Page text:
Our directory of things of interest

University Directory

All about Etna

All about Etna Antonio Zanghi/Getty
08 Sep
2015
Europe’s largest volcano smoulders on, but real-time monitoring might help predict the next lava flows

Last year, an eruption from Mount Etna sent lava flows down the volcano’s flank. The largest active volcano in Europe, Etna regularly produces flows and eruptions, and although there have been no recent casualties, houses have been destroyed by seismic activity and authorities occasionally have to divert the molten flows, often in dramatic fashion. In 2001, the Rifugio Sapienza, a tourist observation point, was saved when explosives were used to divert one such flow heading in its direction.

Etna’s volcanic activity can be traced in historical records as far back as 1500 BC, according to the Smithsonian Institution and it mostly produces slow-moving pyroclastic flows, meaning that while people have enough time to escape the volcano’s eruptions, the flows can still damage nearby agriculture and infrastructure.

Researchers from the University of Leeds, the Etna Observatory and Spain’s Institute of Geoscience have recently developed a system to better estimate the location and evolution of Etna’s magma.

‘The tool allows for tracking inflation and deflation sources in time, providing estimates of where a volcano might erupt, which is important in understanding an ongoing crisis,’ write the researchers. Volcanic prediction till now has usually centred on watching the volcano’s seismology, although thermal monitoring and hydrology can also provide clues to possible activity. Using GPS and a model of the magma, the researchers were able to develop estimates of where a volcano might erupt, the research simulated a period before the May 2008 eruption of Etna.

The volcano has been under observation since 1876 in efforts to determine lava flow direction and intensity. Interruptions have occurred during that time, mainly due to limited funding but also once because of the opening of a new vent in 1971 which swallowed the research station.

This article was published in the September 2015 edition of Geographical Magazine

Related items

Subscribe to Geographical!

Geographical Week

Sign up for our weekly newsletter today and get a FREE eBook collection!

University of Winchester

EDUCATION PARTNERS

Aberystwyth University University of Greenwich The University of Derby

TRAVEL PARTNERS

Ponant

Silversea

Travel the Unknown

DOSSIERS

Like longer reads? Try our in-depth dossiers that provide a comprehensive view of each topic

  • The Human Game – Tackling football’s ‘slave trade’
    Few would argue with football’s position as the world’s number one sport. But as Mark Rowe discovers, this global popularity is masking a sinister...
    Essential oil?
    Palm oil is omnipresent in global consumption. But in many circles it is considered the scourge of the natural world, for the deforestation and habita...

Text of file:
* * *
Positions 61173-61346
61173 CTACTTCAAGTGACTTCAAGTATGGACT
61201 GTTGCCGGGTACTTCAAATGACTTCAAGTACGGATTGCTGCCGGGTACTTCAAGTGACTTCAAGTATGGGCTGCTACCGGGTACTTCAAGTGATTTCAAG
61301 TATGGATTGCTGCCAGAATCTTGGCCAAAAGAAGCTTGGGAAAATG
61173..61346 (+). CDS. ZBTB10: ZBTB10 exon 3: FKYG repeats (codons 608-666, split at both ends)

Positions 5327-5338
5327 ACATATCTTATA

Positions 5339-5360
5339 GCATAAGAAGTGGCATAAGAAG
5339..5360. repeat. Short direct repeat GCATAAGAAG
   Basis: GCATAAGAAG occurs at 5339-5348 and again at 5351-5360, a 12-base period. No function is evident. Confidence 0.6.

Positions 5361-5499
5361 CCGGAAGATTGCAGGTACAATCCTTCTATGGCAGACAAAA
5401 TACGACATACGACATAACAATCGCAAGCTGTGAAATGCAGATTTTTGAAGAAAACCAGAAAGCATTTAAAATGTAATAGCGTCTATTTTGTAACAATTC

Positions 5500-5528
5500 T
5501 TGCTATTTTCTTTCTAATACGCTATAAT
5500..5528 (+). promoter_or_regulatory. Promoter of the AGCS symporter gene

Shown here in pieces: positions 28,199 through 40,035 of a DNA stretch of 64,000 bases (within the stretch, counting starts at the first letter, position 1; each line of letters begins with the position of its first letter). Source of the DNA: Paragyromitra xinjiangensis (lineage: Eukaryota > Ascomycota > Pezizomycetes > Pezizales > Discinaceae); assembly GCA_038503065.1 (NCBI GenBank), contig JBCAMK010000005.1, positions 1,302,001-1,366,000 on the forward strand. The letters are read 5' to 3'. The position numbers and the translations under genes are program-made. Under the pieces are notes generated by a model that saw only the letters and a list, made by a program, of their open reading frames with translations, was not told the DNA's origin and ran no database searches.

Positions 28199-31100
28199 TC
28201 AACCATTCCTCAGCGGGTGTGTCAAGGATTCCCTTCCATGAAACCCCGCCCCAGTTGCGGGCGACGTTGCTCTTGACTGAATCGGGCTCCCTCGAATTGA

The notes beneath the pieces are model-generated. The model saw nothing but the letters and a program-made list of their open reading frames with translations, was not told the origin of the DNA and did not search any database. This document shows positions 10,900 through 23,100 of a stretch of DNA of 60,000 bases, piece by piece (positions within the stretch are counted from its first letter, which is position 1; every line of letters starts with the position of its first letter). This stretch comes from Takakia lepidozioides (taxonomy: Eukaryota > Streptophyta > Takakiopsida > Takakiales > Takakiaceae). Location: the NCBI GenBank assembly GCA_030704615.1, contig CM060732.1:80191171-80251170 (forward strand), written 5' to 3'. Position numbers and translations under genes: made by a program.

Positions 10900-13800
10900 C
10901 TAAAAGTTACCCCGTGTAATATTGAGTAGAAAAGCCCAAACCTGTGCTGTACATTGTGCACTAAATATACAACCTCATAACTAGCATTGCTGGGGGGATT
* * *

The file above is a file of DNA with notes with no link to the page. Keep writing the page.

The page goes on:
National Clean Air Day
    For National Clean Air Day, Geographical brings together stories about air pollution and the kind of solutions needed to tackle it ...
    REDD+ or Dead?
    The UN-backed REDD+ (Reducing Emissions from Deforestation and Forest Degradation) scheme, under which developing nations would be paid not to cut dow...
    Diabetes: The World at Risk
    Diabetes is often thought of as a ‘western’ problem, one linked to the developed world’s overindulgence in fatty foods and chronic lack of physi...

MORE DOSSIERS

NEVER MISS A STORY - Follow Geographical on Social

Want to stay up to date with breaking Geographical stories? Join the thousands following us on Twitter, Facebook and Instagram and stay informed about the world.

More articles in NATURE...

Energy

The Treasury has announced that it is considering imposing a…

Tectonics

Major earthquakes are triggering seismic activity half the world away

Climate

Marco Magrini finds that a warming world also means a…

Wildlife

Unchecked tourism is potentially reducing the number of cheetah cubs that…

Oceans

A relocated military base in Okinawa, Japan will cause ‘irreversible’…

Climate

The ongoing recovery of the planet’s ozone layer is being…

Oceans

The Ocean Cleanup has launched System 001, a floating barrier…

Nature

New videos reveal how plants respond to wounds, sending forth…

Geophoto

The recent heatwave had everyone longing for a drop of…

Wildlife

The demand for horseshoe crab blood – vital for testing…

Climate

One of the problems in getting accurate climate science out…

Wildlife

Italy is divided over the future of its wolves and…

Energy

A Scottish tidal power project in the Pentland Firth has…

Oceans

The world’s first full global analysis of beaches reveals the…

Geophoto

With the recent Saddleworth Moor fire, it can be easy…

Wildlife

Whale sharks have been found to not travel far from…

Wildlife

The Lone Star tick is spreading across North America, carrying…

Tectonics

Earlier this week, Indonesia was struck by a series of…

Energy

Efforts to reduce the energy drain of the internet are…

Energy

Coal’s rising popularity among climate-apathetic leaders is a worrying trend,…